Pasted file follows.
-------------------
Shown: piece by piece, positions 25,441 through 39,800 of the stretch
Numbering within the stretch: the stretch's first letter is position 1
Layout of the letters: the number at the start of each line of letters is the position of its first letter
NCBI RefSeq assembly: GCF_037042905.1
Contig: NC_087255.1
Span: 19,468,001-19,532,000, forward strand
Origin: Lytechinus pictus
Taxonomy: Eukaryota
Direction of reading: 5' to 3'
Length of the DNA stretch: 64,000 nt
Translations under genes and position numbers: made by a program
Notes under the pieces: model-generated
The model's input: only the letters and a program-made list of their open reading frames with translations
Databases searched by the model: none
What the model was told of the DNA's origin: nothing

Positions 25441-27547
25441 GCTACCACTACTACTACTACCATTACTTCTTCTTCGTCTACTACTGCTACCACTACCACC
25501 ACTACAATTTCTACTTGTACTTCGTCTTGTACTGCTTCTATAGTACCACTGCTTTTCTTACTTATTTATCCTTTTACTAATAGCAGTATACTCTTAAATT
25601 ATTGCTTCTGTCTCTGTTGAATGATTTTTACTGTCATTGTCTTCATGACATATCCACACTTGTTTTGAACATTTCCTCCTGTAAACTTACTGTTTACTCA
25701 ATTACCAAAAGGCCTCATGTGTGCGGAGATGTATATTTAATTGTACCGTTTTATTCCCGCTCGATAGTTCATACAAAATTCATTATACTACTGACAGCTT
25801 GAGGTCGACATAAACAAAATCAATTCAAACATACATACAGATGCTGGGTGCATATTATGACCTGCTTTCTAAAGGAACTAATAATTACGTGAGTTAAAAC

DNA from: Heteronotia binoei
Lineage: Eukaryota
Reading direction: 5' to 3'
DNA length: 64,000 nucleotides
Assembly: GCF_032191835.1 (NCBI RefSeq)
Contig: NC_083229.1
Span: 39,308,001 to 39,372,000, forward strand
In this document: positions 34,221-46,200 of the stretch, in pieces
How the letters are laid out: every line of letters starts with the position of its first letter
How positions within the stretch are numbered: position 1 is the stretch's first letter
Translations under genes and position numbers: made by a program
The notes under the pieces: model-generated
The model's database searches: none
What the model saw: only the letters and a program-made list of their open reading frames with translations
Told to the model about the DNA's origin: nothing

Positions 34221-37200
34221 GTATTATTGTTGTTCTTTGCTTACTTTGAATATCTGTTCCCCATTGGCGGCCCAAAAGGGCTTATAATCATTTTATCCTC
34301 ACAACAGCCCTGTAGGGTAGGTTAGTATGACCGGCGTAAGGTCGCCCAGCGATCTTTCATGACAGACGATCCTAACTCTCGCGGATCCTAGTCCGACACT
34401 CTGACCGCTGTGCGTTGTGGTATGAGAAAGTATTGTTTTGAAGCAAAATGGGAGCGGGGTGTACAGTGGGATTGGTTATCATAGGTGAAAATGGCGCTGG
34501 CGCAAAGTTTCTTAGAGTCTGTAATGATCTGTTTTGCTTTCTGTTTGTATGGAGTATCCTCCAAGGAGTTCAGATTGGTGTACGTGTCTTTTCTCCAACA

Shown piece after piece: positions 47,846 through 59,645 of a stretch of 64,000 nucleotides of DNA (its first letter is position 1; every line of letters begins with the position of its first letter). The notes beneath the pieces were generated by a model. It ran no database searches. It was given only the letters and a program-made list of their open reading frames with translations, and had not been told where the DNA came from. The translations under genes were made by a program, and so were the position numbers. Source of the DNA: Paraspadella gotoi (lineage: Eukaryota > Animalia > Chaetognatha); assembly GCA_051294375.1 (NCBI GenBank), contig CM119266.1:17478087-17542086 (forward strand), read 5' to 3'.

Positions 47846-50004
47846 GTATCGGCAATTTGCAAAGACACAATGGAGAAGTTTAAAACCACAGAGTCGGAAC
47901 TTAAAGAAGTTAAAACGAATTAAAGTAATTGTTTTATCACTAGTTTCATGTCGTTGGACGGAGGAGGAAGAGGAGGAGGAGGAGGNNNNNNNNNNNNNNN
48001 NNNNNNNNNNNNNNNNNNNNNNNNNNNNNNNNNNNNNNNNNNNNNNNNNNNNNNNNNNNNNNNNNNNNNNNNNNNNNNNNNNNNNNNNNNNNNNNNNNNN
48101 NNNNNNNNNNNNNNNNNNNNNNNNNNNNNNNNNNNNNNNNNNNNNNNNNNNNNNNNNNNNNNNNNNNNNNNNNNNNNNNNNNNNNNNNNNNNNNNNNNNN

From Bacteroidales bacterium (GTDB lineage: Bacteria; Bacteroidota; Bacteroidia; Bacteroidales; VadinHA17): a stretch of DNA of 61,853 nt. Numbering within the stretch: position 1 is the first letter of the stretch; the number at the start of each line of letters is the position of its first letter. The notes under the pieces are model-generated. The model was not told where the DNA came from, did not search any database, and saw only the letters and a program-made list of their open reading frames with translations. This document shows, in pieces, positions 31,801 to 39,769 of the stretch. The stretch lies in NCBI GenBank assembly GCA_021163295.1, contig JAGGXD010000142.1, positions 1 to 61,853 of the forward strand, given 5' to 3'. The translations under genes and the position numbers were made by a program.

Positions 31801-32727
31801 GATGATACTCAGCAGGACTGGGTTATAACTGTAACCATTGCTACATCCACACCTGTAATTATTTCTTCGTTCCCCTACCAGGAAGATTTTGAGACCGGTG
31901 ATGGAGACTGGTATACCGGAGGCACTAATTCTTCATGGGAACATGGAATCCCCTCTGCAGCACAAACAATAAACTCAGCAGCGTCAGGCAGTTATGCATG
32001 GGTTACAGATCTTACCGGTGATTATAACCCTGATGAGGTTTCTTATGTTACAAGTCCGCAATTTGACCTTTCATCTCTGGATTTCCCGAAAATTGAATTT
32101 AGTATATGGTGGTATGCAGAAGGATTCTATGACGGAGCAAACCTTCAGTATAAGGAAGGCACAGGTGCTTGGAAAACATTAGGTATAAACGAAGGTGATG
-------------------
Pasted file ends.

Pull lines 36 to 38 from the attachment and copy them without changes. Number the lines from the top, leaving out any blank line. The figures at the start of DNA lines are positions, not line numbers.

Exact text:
Told to the model about the DNA's origin: nothing

Positions 34221-37200
34221 GTATTATTGTTGTTCTTTGCTTACTTTGAATATCTGTTCCCCATTGGCGGCCCAAAAGGGCTTATAATCATTTTATCCTC